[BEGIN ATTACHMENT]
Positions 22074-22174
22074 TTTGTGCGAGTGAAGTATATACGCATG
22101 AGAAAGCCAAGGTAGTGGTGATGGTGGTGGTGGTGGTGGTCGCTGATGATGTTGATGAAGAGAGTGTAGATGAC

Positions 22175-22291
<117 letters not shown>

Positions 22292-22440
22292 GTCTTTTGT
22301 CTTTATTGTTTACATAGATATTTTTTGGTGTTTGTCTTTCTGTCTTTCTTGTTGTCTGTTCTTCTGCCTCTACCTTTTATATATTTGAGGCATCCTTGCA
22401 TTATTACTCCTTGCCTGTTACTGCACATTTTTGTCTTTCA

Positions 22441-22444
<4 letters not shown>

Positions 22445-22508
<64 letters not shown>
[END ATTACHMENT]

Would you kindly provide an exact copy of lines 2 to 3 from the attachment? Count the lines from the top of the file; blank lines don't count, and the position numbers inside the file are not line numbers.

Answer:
22074 TTTGTGCGAGTGAAGTATATACGCATG
22101 AGAAAGCCAAGGTAGTGGTGATGGTGGTGGTGGTGGTGGTCGCTGATGATGTTGATGAAGAGAGTGTAGATGAC